Seminar: PhD seminar: Investigating commuter flows on the London Underground

SpeakerSam Parsons
AffiliationStatistical Science
DateWednesday, 25 Mar 2015
Time13:00 - 14:00
LocationRoom 102, 1-19 Torrington Place
Event seriesStatistical Science Seminars

With over 1.2 billion journeys a year taken on the London Underground, building an accurate model of the passenger distribution over the course of a day is an objective with obvious utility. A Gaussian-Poisson state space model is one option for such a model, but the likelihood function is analytically intractable and most approximation methods are computationally expensive. Using the method of moments to approximately fit the model is shown here to be effective without much computational expense.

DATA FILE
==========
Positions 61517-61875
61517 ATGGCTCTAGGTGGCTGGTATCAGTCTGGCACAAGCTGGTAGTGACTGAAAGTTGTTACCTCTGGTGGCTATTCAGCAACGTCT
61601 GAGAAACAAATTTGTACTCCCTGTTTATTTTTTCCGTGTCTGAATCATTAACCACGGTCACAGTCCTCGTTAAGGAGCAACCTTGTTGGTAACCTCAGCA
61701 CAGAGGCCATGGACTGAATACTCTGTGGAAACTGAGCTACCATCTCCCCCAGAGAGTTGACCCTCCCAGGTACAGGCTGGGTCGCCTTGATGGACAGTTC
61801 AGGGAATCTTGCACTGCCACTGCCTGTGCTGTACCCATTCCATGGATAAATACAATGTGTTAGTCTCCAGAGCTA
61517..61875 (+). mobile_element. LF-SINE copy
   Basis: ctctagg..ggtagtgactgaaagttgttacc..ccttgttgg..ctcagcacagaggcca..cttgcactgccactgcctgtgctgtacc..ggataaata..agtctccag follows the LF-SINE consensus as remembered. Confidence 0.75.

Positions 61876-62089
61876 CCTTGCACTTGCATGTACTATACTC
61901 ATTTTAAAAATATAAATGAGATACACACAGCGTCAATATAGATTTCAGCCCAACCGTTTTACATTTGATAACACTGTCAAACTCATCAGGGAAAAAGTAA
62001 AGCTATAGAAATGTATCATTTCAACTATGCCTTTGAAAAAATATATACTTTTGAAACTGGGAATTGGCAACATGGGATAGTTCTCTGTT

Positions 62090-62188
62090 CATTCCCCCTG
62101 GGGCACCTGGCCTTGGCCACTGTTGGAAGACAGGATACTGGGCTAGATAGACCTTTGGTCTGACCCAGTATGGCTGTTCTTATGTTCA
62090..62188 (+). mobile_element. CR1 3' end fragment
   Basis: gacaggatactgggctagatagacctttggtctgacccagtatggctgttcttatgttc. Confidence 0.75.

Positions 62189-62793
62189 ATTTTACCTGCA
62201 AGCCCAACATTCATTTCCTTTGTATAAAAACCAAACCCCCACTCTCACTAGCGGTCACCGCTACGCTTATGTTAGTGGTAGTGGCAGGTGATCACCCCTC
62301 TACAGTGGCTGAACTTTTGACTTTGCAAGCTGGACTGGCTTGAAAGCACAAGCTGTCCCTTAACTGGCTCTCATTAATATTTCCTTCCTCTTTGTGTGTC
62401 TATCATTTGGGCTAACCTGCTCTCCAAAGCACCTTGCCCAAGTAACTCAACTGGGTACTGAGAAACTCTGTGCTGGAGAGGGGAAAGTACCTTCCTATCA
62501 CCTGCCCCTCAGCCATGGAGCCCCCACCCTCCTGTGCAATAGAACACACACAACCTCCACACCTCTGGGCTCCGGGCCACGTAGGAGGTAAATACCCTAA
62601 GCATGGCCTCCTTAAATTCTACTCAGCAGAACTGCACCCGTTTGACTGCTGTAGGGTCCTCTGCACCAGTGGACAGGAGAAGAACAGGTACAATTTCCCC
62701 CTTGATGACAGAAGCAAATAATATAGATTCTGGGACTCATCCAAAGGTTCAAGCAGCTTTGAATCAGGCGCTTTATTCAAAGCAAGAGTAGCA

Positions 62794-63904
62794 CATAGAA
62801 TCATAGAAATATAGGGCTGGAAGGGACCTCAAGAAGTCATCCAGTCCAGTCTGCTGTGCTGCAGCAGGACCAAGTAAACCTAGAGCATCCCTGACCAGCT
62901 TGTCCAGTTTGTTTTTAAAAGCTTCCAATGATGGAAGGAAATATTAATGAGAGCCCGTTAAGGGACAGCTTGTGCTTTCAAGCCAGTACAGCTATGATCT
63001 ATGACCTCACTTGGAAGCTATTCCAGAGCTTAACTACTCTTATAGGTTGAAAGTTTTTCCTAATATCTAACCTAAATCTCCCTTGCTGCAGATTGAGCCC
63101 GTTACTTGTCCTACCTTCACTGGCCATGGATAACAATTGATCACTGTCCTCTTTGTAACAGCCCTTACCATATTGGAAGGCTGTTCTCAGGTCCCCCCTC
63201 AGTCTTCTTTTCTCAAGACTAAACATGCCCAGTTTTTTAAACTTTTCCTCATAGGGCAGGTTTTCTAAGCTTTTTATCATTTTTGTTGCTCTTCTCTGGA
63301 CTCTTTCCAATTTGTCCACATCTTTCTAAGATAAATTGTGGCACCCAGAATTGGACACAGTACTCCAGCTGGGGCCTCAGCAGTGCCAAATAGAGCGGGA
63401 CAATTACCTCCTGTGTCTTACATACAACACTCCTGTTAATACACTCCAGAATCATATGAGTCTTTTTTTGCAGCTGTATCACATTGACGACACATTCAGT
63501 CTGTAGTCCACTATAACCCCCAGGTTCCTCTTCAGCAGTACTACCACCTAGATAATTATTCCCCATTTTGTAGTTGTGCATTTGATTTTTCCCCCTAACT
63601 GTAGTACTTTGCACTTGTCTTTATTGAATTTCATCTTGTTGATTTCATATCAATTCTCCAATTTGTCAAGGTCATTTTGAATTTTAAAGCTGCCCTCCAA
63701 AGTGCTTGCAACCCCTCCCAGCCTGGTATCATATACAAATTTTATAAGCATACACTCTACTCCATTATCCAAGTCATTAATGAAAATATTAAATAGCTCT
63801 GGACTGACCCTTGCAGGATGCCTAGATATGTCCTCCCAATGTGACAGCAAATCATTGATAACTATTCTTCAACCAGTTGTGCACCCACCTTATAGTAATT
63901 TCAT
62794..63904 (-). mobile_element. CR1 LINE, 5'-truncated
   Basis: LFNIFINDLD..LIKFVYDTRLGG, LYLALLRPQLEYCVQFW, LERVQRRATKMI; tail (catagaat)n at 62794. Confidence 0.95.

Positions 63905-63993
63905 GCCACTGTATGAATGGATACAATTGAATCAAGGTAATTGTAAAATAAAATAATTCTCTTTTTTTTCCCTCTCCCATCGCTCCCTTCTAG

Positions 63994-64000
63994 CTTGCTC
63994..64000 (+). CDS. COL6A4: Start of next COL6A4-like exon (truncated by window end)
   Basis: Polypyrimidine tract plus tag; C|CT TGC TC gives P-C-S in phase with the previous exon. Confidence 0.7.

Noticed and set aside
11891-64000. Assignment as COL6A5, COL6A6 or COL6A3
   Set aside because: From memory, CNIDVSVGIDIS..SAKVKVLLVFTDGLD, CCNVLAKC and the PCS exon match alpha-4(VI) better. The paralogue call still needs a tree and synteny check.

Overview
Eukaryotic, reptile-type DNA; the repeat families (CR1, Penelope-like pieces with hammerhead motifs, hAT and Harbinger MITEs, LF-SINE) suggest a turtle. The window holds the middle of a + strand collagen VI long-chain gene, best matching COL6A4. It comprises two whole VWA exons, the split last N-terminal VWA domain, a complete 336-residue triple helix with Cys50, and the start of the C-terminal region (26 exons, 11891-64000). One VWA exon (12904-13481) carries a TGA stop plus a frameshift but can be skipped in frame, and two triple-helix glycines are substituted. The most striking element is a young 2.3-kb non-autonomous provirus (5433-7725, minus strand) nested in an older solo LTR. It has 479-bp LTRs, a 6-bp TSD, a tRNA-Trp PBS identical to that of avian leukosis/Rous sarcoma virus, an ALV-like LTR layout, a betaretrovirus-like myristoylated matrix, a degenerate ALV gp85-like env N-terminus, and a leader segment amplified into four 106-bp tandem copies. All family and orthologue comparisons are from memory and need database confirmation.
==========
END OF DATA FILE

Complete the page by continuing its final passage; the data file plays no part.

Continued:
Maximum likelihood estimates of model parameters would require the evaluation of the log likelihood function and its gradients, but none of these are analytically tractable. Even a numerical approximation would have parameter dependency whose complexity increased with the length of the data. A composite likelihood approach avoids this problem, so the complexity of the parameter dependence remains constant for all terms in the log composite likelihood. Combining this approach with the method of moments gives an inference framework that is computationally cheap and reasonably accurate.
Furthermore, a low dimensional latent space can be used to place tube stations into clusters. A hierarchical clustering sequence is computed and interpreted in the context of complete station descriptions.
Some of the challenges that come with this methodology, and possible alternatives, are also discussed.

iCalendar csml_id_221.ics